Many owners or entities who maintain a pump system opt for controls that are outside of the capabilities of their field service staff. This can be an issue when maintenance problems arise or alarms on the system alert those who maintain it.
Staff may not know how the whole system works, or how to get the system back to operating normally with the controls or sensors they have in place.
That is why understanding what your facility needs and how it operates is critical to making pumping system decisions that work for your application.
The smart controls design depends on the technical know-how and capability of the operation and maintenance staff.
Selecting the tier of controls that best fits your staff’s capabilities is an important part of designing the controls on a pump station.
Owners Preference & Application
The standards and requirements set forth by the end owner will typically express their likes and dislikes. Some common items that owners will have preferences on are the system controller, level sensing and pumps.
The end owner determines how complex a system needs to be along with the staff who maintain it.
In some cases, an owner has property management companies and operations and maintenance personnel who have never seen or operated a pump station.
These owners should look for a simplistic design as it will be most useful for maintaining the pump station long-term instead of a more complicated system.
These individually owned and operated pump stations may not have a designated staff or team that maintains the system daily. These types of owners have homeowners’ associations, landscapers, or home and commercial property maintenance staff to do the job. To these owners, the pumping system is unfamiliar and while they must have it, they only have one or two pump systems compared to a big stormwater district.
These types of owners want simplicity with easy-to-understand controls and operating procedures. They also want less information and fewer alarms. They simply want absolute reliability out of the system.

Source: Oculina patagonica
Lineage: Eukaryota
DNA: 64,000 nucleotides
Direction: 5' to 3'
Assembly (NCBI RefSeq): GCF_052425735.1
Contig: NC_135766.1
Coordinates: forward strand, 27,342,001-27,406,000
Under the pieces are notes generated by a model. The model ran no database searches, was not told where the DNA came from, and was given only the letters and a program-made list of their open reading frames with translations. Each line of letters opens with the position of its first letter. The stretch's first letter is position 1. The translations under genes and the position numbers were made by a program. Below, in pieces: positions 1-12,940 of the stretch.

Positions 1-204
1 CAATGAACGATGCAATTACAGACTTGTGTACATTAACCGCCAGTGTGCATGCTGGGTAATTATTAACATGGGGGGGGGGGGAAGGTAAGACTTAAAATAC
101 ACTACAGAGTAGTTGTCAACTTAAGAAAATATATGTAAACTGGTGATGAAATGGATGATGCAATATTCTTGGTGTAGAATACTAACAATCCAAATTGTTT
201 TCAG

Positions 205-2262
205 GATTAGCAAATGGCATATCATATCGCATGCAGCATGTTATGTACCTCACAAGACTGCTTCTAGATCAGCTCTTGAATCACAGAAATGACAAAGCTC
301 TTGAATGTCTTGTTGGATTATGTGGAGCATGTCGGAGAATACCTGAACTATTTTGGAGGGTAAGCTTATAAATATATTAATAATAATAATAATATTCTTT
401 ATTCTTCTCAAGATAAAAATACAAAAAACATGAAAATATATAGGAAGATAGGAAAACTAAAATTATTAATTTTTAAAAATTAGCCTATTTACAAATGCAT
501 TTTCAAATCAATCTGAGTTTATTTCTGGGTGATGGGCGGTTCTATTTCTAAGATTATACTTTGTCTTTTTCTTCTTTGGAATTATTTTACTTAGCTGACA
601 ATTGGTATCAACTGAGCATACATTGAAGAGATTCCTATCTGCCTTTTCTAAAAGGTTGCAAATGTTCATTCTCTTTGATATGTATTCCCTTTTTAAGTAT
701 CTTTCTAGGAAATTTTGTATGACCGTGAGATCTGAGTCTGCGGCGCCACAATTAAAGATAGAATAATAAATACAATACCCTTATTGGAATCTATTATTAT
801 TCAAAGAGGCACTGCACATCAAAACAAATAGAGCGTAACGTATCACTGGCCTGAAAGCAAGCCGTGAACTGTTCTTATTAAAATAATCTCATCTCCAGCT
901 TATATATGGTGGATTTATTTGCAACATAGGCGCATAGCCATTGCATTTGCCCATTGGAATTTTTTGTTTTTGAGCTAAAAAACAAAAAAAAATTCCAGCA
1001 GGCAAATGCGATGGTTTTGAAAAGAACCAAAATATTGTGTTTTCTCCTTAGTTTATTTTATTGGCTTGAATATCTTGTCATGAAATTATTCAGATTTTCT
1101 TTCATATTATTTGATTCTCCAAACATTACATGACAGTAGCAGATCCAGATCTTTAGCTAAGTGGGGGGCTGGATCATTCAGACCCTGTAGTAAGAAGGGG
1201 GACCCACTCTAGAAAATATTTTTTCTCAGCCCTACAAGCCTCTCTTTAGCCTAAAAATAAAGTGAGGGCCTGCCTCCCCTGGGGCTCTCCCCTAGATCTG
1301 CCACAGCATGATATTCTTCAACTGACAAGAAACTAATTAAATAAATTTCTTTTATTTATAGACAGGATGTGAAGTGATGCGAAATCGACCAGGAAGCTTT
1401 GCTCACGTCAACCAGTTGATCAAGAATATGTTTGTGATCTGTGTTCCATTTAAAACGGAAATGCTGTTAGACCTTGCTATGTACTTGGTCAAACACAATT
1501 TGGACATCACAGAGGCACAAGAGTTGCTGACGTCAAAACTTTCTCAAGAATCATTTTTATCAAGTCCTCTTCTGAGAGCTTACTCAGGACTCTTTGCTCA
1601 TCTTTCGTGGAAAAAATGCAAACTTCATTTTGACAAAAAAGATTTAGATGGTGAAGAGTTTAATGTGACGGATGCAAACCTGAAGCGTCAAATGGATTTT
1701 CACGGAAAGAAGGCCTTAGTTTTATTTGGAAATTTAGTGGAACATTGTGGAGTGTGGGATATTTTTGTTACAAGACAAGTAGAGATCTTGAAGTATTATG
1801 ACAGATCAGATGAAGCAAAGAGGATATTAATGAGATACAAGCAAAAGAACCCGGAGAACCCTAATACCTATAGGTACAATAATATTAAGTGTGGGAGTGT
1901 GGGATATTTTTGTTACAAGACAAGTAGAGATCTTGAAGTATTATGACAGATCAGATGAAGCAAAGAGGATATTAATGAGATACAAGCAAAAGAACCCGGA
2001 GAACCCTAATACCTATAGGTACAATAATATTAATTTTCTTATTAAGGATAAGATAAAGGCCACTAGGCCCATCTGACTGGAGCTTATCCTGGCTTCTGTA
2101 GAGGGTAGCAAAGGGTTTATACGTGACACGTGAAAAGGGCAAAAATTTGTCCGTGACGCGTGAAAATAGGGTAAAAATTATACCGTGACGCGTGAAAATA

They also want on-site control and information only with the ability to start and stop the system. Additionally, they prefer to get a notification if there is a problem and to have a local pump service company they can call.
This type of owner does not want (or have the know-how) to deal with an alarm. This type of entity needs a pump station service company to handle all alarms and the operation and maintenance of their pump station.
With all the variables these items provide, it can create more data and alarms to monitor the system but again that depends on the knowledge and preferences of the maintenance staff.
Sanitary Sewer District Owners with Significant Collection Systems
In some situations, an owner has several pumping systems and adequate personnel who can handle all the latest pumping control and communication schemes. A sanitary sewer district with significant collections systems may control dozens of lift stations within their system. They have back-up start and stop controls, backup pumps, backup power and backup operational control configurations.
This type of owner could want certain features or controls that improve the life span and reliability of each pump station.
This is where a more complicated system makes sense.
These owners often have 24/7 treatment plants with experienced full-time personnel monitoring all lift stations in the overall collection system.
These types of owners care about standardization of the pump system via parts, layout, and operating methodology. The cost of the system and its longevity of it are also important. Being able to ‘control all’ of the operation at the site location or the command center.
This type of owner can truly benefit from sophisticated control schemes based on PLCs (programmable logic controllers) and HMIs (human-machine interface) and/or highly sophisticated proprietary controllers.
What Matters Most
Except for the most complex water and sewer districts, a pump station’s sophistication is not as important as the station’s reliability. If reliability is defined by the frequency a station produces alarms, then a station with the fewest alarms is best.
The more sophistication, the more alarms that will likely occur because there are more things to monitor.
That’s why we suggest being realistic when it comes to evaluating your operation and maintenance staff’s ability to respond 24/7.
It’s important to design and build reliability in a way that fits the crew and what they understand, not in the form that fits what someone thinks the crew should be able to understand.